Casemiro is only 31 – he turns 32 next February – but it might be wise to get in an apprentice to learn from the master before he departs Old Trafford. United have other priorities this summer, like a centre-forward; a goalkeeper; a centre-back; and, apparently, a midfielder with a more attacking profile – but they can’t be caught cold.

Similar goes for Christian Eriksen. He turns 32 the week before Casemiro and though both were fantastic signings a year ago, they weren’t signed with longevity in mind.


1) Virgil van Dijk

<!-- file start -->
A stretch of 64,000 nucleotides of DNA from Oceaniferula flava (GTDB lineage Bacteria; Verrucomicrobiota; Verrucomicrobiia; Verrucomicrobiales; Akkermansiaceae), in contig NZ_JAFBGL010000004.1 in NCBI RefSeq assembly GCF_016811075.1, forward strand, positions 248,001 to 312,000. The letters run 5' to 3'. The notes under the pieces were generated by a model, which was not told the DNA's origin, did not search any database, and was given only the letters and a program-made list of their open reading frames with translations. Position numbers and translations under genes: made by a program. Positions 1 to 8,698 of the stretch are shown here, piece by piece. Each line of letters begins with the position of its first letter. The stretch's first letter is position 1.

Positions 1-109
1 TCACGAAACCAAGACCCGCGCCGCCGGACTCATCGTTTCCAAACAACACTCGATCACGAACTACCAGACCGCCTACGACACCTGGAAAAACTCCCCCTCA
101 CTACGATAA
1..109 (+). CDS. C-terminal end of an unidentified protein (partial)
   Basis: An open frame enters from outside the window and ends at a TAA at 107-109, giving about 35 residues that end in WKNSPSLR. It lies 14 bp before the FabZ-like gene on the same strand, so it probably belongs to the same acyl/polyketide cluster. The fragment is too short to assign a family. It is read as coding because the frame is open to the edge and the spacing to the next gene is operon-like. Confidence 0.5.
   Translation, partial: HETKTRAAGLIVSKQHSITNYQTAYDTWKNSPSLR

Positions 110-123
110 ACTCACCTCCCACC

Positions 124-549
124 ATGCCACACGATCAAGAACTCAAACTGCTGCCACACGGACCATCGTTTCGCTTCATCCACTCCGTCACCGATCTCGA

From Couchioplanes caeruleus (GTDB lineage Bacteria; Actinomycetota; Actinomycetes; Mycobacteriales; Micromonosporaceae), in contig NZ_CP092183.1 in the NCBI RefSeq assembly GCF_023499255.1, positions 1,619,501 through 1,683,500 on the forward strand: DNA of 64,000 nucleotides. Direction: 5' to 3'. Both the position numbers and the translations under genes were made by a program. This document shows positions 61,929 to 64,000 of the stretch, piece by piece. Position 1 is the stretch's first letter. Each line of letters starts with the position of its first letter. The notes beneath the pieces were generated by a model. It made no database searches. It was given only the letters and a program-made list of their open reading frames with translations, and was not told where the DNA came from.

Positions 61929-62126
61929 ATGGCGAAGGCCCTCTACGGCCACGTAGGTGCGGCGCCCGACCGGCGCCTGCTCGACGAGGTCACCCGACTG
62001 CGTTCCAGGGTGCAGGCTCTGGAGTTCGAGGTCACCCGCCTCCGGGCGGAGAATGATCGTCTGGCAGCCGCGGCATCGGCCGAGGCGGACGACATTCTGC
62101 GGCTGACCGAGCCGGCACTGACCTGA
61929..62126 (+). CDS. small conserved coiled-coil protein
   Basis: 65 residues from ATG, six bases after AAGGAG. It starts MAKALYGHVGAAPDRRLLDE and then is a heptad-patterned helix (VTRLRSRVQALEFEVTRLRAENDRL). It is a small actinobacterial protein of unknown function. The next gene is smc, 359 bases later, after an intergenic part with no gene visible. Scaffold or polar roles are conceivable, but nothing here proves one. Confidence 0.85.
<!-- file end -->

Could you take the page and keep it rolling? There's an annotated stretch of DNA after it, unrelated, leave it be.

Liverpool are said to be looking for a left-footed centre-back to play alongside Van Dijk. But at some point in the not-too-distant future, they need to consider a succession plan for the main man.

Van Dijk will be 32 before he reports for pre-season training next month ahead of a campaign when we’ll learn more about whether his form last term was a symptom of ageing, or merely a blip. Of course, few Liverpool players escaped last season with much credit, but Van Dijk’s dip was more noticeable given his previous, imperious form. Last season he looked, well, human. Ordinary, even.

Given the defender’s importance to Liverpool, the club needs a clear plan for replacing Van Dijk, regardless of how he performs next season. They cannot afford to screw up their defensive refit in the same way they’ve bungled their midfield rebuild.